If it’s standard practice to wear a dress and heels in your office, then this WFH change will be a nice reprieve. To maintain a more elevated appearance, swap the sheath dress for a structured blazer, which looks great on camera without being overstated.
V-neck tops are very flattering as they elongate your torso, especially when the bottom half of your body isn’t able to create visual balance in the frame. Be sure to stay clear of cuts that are too low. You don’t want to distract your viewers with an abundance of skin or the potential of showing cleavage.
Hair and makeup can remain clean and simple but should not be overlooked. Your features appear differently on a computer screen than they do in person. Some concealer and mascara, plus a brush of your hair, may be all you need to be camera-ready and will help you feel your best as your face takes center stage.
Select the Right Colors
Laptops have relatively low quality cameras, which means that certain colors register with less clarity than others. When it comes to selecting your best Zoom outfit, paying attention to color choice is the most important variable.
Believe it or not, black and white should not be your default options even though they may be staples in your every day wardrobe.
You’ve most likely noticed that a black shirt is difficult to photograph on your cell phone – you’ll either capture focus on your face or on the garment, but never on both – and the same is true with your laptop. Textures and fabrics are quite difficult to read by a camera’s lens and your shirt ends up looking like a black hazy blur while your head and hands float around it.
Stark white is also a challenging on-screen option as it has a tendency to radiate a halo effect on your face as your camera attempts to correct for the exposure. This is true of all bright colors including red, pink, yellow and orange.
Neutrals such as blue, grey, charcoal, off-white/cream, khaki and navy are your best choices for on-screen colors as they consistently register with the camera and ensure you look professional, trustworthy, and experienced. Deeper purple, burgundy and green shades also read well, and add more interest to your palette if you find yourself experiencing neutral-fatigue.
Avoid wearing patterns or prints as they can create a weird optical effect on camera known as ‘strobing’. This is experienced most commonly with stripes, where there is a loss of continuity in the line and the lens of your laptop picks up a jerkiness in the pattern.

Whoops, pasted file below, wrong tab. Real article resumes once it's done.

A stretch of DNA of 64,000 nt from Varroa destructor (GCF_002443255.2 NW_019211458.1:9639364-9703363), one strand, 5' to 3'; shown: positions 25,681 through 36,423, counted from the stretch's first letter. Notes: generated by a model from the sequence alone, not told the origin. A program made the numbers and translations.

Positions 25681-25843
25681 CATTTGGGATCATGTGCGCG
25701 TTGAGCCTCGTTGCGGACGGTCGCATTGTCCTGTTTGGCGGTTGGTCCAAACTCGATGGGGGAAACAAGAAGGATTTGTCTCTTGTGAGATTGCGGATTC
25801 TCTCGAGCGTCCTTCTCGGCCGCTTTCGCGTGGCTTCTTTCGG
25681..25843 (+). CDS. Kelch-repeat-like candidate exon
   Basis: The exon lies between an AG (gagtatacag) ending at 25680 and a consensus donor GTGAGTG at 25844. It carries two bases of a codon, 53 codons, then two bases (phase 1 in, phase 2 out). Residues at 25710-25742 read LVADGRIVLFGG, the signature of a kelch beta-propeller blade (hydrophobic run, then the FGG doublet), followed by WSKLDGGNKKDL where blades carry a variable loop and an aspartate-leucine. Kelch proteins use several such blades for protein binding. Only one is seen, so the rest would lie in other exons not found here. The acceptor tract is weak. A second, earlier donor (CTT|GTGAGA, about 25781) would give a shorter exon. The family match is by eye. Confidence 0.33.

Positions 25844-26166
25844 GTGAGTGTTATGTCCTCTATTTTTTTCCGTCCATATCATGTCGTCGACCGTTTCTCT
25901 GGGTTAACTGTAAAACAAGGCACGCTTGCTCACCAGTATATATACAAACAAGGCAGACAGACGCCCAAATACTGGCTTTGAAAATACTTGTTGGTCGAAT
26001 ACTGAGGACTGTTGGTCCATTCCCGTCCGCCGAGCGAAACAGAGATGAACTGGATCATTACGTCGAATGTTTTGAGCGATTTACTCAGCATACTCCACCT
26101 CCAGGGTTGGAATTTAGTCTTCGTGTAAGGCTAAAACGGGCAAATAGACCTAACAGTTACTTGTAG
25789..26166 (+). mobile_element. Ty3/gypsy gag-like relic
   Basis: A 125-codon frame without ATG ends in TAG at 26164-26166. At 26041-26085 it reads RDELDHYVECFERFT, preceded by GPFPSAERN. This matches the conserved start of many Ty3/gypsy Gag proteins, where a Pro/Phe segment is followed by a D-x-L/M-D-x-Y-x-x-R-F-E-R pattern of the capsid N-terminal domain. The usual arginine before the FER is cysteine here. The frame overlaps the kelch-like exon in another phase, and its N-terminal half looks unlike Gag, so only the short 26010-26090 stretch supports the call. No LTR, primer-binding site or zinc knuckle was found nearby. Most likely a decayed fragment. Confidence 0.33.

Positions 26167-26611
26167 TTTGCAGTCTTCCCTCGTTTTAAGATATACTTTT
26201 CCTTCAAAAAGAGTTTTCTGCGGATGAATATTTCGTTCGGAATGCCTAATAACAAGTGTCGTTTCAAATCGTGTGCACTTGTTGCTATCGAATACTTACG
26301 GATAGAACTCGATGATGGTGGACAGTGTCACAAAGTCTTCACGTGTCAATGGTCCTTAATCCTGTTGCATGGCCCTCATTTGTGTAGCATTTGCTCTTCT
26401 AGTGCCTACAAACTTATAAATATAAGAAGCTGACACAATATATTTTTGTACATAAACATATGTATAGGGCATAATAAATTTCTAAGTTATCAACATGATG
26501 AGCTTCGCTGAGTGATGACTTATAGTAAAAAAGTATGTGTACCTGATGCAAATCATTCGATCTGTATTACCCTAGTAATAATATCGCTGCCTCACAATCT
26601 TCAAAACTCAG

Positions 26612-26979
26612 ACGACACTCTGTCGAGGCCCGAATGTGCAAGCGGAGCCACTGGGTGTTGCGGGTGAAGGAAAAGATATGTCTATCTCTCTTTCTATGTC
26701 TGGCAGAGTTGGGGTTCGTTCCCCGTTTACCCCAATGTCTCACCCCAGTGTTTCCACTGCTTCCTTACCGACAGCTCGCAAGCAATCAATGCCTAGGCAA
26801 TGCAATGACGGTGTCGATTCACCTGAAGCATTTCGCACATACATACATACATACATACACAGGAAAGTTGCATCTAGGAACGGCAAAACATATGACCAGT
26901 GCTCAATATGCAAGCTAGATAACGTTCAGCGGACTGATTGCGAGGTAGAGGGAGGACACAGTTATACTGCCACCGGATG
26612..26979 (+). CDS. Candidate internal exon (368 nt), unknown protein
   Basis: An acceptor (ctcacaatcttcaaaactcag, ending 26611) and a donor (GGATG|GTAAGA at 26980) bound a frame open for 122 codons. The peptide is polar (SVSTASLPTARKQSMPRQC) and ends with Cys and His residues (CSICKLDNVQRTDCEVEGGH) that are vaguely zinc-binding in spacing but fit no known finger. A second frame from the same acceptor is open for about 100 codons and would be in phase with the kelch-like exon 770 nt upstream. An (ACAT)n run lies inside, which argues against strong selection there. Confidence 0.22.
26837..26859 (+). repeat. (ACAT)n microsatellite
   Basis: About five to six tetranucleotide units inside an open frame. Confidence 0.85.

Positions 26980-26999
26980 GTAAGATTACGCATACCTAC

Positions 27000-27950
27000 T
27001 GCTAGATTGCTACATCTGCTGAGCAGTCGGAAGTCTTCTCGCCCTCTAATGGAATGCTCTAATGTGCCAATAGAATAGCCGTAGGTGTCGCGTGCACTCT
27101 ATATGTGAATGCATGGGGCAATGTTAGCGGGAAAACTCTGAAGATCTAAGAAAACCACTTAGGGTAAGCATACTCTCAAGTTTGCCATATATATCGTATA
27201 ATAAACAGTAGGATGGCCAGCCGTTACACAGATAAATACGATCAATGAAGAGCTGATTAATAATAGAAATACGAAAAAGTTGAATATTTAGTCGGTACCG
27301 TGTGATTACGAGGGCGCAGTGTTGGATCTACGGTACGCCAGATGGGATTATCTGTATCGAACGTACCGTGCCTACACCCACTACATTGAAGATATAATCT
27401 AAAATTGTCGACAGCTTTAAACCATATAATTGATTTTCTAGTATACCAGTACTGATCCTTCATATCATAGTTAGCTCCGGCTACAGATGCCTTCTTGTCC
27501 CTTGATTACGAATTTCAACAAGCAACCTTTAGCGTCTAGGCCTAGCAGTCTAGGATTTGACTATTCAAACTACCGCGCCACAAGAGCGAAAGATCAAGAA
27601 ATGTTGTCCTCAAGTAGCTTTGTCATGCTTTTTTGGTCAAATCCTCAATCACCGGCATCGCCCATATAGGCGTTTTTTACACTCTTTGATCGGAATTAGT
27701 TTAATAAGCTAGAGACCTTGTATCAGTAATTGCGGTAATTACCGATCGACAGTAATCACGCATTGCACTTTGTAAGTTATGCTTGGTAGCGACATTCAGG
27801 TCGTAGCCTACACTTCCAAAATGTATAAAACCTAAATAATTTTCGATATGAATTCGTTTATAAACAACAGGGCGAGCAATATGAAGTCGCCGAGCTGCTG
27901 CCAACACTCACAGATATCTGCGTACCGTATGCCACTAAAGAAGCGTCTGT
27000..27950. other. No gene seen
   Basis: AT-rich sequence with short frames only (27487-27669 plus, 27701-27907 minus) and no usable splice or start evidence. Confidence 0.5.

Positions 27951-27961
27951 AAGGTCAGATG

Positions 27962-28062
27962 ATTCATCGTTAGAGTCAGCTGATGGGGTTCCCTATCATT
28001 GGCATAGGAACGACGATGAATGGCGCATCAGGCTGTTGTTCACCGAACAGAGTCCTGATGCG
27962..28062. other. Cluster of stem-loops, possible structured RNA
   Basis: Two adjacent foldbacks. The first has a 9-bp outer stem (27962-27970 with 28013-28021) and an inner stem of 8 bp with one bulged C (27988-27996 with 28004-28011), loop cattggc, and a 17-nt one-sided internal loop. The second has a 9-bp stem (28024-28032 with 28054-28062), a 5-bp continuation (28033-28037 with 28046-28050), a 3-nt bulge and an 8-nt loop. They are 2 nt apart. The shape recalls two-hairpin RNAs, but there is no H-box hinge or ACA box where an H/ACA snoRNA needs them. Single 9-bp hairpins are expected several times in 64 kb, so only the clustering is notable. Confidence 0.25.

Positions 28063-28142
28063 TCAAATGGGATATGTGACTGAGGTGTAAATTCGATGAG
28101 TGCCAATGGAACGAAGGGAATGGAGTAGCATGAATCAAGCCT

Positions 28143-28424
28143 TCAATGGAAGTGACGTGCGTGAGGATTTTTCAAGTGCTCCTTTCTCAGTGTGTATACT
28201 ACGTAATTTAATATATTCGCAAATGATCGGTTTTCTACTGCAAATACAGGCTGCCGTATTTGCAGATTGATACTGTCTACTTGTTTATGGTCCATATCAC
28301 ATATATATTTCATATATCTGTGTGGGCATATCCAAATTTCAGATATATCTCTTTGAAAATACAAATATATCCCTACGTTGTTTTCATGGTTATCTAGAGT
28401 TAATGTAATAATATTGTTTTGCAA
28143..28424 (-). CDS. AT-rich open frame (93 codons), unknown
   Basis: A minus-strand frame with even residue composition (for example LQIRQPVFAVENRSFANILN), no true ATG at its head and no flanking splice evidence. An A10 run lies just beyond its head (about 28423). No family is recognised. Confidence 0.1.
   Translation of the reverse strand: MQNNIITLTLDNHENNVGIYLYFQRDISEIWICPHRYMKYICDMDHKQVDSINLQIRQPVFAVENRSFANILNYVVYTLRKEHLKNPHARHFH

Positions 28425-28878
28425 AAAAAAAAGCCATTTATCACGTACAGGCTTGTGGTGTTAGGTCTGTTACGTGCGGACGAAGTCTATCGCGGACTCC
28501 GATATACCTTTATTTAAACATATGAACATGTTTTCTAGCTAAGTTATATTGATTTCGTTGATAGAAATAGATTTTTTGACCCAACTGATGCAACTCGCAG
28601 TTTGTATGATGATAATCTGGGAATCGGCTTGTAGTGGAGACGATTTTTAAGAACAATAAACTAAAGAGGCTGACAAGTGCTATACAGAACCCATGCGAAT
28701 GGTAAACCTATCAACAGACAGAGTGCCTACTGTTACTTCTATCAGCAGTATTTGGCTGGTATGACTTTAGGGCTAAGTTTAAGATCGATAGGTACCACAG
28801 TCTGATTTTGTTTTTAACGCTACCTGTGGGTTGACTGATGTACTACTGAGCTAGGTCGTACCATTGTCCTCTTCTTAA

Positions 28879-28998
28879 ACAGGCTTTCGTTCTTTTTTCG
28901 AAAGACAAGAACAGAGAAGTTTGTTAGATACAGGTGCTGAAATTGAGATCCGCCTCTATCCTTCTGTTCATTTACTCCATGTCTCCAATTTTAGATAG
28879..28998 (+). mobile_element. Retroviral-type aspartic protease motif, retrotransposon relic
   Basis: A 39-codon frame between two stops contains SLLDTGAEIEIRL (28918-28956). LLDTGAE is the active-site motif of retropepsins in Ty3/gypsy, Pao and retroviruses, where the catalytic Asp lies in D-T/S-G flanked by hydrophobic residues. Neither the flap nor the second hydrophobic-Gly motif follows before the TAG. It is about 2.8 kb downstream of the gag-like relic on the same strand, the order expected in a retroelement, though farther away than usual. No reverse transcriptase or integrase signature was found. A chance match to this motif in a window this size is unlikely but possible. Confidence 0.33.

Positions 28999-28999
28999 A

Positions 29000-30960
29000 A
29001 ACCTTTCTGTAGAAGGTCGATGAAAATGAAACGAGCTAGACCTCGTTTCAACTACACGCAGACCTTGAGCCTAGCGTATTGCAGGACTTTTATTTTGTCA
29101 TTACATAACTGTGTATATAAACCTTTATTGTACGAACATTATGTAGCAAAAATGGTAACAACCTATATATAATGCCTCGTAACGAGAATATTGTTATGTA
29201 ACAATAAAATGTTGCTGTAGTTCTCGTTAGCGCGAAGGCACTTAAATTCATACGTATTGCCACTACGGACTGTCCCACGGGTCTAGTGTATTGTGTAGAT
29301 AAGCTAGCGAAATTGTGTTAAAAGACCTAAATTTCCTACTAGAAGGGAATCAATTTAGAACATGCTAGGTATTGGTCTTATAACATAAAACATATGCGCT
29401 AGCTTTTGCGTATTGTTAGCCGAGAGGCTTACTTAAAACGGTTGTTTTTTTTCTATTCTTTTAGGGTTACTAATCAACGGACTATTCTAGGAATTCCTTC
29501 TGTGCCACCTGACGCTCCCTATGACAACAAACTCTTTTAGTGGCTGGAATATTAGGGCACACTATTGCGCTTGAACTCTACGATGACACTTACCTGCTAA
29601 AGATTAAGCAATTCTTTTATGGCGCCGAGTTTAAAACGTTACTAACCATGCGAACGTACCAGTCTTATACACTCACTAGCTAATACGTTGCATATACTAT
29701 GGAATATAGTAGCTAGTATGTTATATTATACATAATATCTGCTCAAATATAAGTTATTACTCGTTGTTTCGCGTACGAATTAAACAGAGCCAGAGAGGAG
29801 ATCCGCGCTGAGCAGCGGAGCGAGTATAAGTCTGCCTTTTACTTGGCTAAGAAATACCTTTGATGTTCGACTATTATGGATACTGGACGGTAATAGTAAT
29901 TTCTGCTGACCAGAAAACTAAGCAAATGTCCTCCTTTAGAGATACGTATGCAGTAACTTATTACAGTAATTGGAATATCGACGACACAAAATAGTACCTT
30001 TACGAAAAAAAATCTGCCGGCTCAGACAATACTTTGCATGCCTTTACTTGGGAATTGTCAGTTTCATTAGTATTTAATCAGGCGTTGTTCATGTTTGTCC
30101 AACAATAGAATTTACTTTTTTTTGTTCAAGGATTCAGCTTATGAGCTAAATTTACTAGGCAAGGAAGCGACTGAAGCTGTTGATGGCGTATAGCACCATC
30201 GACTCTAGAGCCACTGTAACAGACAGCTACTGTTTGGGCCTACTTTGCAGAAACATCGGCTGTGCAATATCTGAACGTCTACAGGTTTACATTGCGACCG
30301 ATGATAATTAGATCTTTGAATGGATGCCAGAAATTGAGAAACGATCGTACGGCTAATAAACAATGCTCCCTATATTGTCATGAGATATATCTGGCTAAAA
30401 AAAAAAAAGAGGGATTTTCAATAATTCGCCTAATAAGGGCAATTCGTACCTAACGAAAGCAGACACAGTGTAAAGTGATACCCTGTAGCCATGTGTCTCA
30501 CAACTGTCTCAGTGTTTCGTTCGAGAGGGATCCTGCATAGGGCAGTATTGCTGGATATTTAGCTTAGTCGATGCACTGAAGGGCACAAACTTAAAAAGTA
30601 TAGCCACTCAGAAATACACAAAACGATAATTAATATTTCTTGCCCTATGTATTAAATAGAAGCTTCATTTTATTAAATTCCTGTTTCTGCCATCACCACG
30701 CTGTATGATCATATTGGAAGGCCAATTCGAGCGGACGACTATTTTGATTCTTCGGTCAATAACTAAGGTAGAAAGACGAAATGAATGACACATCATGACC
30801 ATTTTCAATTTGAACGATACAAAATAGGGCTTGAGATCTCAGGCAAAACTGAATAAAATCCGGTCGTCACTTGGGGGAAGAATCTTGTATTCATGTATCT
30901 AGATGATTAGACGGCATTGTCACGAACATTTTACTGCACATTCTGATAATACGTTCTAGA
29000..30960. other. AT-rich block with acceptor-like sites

Solids are always the safest on-screen option, and if you do choose a pattern, be sure it’s one that is very subtle with minimal contrast. Remember that your garment shouldn’t distract your audience from what you’re saying, and that its role is to highlight your professional image without stealing center stage.
Find Your Light
You’ve put together the perfect Zoom outfit and now it’s time to start your meeting. Anyone who works in television will tell you that the quickest way to ruin a shot is to use the wrong lighting. And the same is true for video-conferencing.
Avoid sitting directly beneath an overhead light at all costs. This highlights imperfections and casts shadows on your face, especially in the under-eye area, which makes your skin look saggy and sunken in.
Overly back-lit is also a set-up to stay away from, because the exposure causes your camera’s lens to completely black-out your face as it compensates for the extreme light behind you.
There’s a reason that film sets use extensive lighting set ups to capture actors on camera. It’s to make them look as flattering as possible. To create your own movie studio effect, position your laptop near a natural light source that doesn’t shine directly into your eyes. As opposed to artificial light from the florescent bulbs in your home, natural light is softer and more forgiving on skin and wrinkles.
And if you’re ready to invest in a more permanent WFH station, consider purchasing a ring light, which will guarantee a perfect complexion no matter where you’re seated and may be just what you need to feel more confident while speaking on camera.
Final Tips for Mastering Your Look
To complete your perfect Zoom look, master your presentation by setting your camera directly in line with your eyes. This can easily be achieved by propping your laptop up on some books, giving you that straight to camera, news correspondent effect.
Be sure to look directly into the lens at the top of your screen, which creates the appearance of established eye contact. The tendency will be to look at yourself in the meeting, but while you may feel this is subtle, it’s anything but.
Finally, take a few moments before your video conference begins to ensure your surrounding is clean and clutter-free. While your colleagues understand you’re working from home, a heaping pile of dishes or a scattering of dirty laundry can be more than enough to distract from what you’re saying. What’s more, you don’t want to give the impression to clients or interviewers that you’re a messy, disorganized person.
Remember that the way you’re perceived by others has a lot to do with the information you feed them. Keeping yourself and your surroundings simple and tidy creates the subconscious impression that your work-ethic is equally as organized.